Dubai: Kuwat and Oman are working on narrowing differences between Qatar and Saudi Arabia, UAE and Bahrain ahead of an August 30 deadline, a Gulf diplomat has told the London-based Al Sharq Al Awsat.
A Qatari proposal to help end the worst diplomatic row to hit the GCC is under review and it hopes to have Gulf ambassadors who have been pulled out of Doha reinstated.
The foreign ministers of the GCC, the alliance between Bahrain, Kuwait, Oman, Qatar, Saudi Arabia and the UAE, held a meeting in the Red Sea port city of Jeddah on Saturday and discussed a report prepared by a special committee set up to monitor the implementation of an accord signed in Riyadh in April.
The unprecedented crisis ruptured the GCC last year amid accusations that Doha was pursuing a policy that differed from the stances of the other member countries and harmed Gulf interests.
In November, an accord was reached to have Qatar change its policies and bring them more in line with those of its fellow members, regarding domestic issues and regional developments that affected GCC interests.
However, Bahrain, Saudi Arabia and the UAE on March 5 said that Qatar did not comply with the accord and pulled their ambassadors from Doha, citing grievances that included interference in their domestic affairs and offering support, including from the media, to groups that were intent on undermining stability and security in the Gulf.
Qatar rejected the charges and said that it was fully committed to the principles and objectives of the GCC.
A new accord, achieved mainly thanks to the mediation of the Kuwaiti Emir Shaikh Sabah Al Ahmad Al Sabah, was reached in Riyadh on April 17.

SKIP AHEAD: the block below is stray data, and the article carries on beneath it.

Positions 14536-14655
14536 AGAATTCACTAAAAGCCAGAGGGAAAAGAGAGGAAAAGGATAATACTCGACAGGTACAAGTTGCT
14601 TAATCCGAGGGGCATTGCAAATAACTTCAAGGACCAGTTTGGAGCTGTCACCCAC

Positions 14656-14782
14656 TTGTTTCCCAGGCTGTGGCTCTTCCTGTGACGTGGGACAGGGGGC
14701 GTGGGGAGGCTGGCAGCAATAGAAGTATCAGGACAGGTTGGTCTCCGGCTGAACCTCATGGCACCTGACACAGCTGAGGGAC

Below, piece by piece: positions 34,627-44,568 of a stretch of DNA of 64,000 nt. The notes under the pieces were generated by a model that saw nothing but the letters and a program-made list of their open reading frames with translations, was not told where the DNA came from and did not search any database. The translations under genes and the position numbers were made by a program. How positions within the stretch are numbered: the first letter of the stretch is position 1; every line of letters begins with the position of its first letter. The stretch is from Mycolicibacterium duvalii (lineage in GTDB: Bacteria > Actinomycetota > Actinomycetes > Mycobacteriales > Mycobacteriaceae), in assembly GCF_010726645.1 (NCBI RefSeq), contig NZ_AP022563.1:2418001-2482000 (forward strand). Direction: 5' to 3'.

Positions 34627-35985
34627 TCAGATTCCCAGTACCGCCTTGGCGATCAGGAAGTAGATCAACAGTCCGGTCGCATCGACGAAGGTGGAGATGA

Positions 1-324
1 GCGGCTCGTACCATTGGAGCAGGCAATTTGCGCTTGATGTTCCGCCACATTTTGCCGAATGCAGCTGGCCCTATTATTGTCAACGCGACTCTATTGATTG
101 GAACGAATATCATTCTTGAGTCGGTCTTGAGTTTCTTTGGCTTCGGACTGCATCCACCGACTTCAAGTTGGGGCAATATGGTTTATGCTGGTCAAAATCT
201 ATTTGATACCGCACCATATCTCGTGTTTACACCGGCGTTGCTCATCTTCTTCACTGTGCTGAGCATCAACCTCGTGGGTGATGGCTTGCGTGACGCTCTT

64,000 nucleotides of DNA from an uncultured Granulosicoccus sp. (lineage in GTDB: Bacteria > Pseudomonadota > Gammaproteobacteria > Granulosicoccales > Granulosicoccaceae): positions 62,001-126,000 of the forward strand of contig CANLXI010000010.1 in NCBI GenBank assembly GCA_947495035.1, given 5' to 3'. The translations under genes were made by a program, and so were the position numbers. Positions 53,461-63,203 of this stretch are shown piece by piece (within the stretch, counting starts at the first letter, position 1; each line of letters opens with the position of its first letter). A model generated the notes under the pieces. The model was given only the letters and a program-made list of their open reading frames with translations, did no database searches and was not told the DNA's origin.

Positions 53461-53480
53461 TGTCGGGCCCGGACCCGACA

The GCC countries pledged to honour the Riyadh Agreement and a committee made up of representatives from the six member countries was set up to follow up on its implementation.
The work of the committee remained mostly secret and no information about it has been leaked. However, statements by Gulf officials and media reports offered contrasting assessments about the first reports.
While some talked about an imminent breakthrough in the diplomatic crisis, others said that the divergences were too wide to overcome easily.
Saudi Arabia insisted that the ambassadors would not be reinstated until Qatar fully complied with the Riyadh Agreement.
Bahrain on two occasions issued statements calling for an end to the naturalisation of some of its well-established Arab families by Qatar authorities.
Last week, the GCC foreign ministers meeting in Jeddah said that they looked forward to the full implementation of the agreement within one week.
It was the first time since April that a deadline was announced publicly for reaching an accord.
The diplomatically worded statement by the GCC Secretary-General Abdul Lateef Al Zayani at the end of the meeting attended by all GCC foreign ministers was interpreted as an ultimatum to Qatar.
By the end of the week, Qatar reportedly refused to sign the final report prepared by the technical committee, arguing that it had implemented all that was required.
However, a senior Gulf official said that Bahrain, Saudi Arabia and the UAE insisted on evidences and actions that could support the Qatari claims.
The report has been presented to all member countries and the foreign ministers are expected to review it by the end of this month.